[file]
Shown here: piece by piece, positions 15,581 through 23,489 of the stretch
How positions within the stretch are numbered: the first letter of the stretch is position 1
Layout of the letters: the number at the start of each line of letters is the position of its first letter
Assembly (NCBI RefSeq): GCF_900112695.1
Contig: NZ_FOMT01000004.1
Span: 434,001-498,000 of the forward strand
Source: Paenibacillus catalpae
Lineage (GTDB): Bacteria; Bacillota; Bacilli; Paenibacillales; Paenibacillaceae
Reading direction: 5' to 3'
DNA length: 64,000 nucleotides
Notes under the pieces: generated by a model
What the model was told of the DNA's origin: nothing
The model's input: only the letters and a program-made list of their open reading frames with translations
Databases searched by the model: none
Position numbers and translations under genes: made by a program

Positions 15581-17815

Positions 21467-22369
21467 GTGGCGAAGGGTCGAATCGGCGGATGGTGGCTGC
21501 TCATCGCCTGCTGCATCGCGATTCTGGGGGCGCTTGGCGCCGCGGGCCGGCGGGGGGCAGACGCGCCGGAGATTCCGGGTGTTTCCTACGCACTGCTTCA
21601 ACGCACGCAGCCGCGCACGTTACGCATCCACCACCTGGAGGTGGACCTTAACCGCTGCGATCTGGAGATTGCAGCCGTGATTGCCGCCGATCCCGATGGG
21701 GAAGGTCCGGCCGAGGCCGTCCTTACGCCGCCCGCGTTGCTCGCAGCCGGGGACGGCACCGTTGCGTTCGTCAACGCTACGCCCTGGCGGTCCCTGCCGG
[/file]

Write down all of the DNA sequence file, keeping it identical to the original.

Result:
Shown here: piece by piece, positions 15,581 through 23,489 of the stretch
How positions within the stretch are numbered: the first letter of the stretch is position 1
Layout of the letters: the number at the start of each line of letters is the position of its first letter
Assembly (NCBI RefSeq): GCF_900112695.1
Contig: NZ_FOMT01000004.1
Span: 434,001-498,000 of the forward strand
Source: Paenibacillus catalpae
Lineage (GTDB): Bacteria; Bacillota; Bacilli; Paenibacillales; Paenibacillaceae
Reading direction: 5' to 3'
DNA length: 64,000 nucleotides
Notes under the pieces: generated by a model
What the model was told of the DNA's origin: nothing
The model's input: only the letters and a program-made list of their open reading frames with translations
Databases searched by the model: none
Position numbers and translations under genes: made by a program

Positions 15581-17815

Positions 21467-22369
21467 GTGGCGAAGGGTCGAATCGGCGGATGGTGGCTGC
21501 TCATCGCCTGCTGCATCGCGATTCTGGGGGCGCTTGGCGCCGCGGGCCGGCGGGGGGCAGACGCGCCGGAGATTCCGGGTGTTTCCTACGCACTGCTTCA
21601 ACGCACGCAGCCGCGCACGTTACGCATCCACCACCTGGAGGTGGACCTTAACCGCTGCGATCTGGAGATTGCAGCCGTGATTGCCGCCGATCCCGATGGG
21701 GAAGGTCCGGCCGAGGCCGTCCTTACGCCGCCCGCGTTGCTCGCAGCCGGGGACGGCACCGTTGCGTTCGTCAACGCTACGCCCTGGCGGTCCCTGCCGG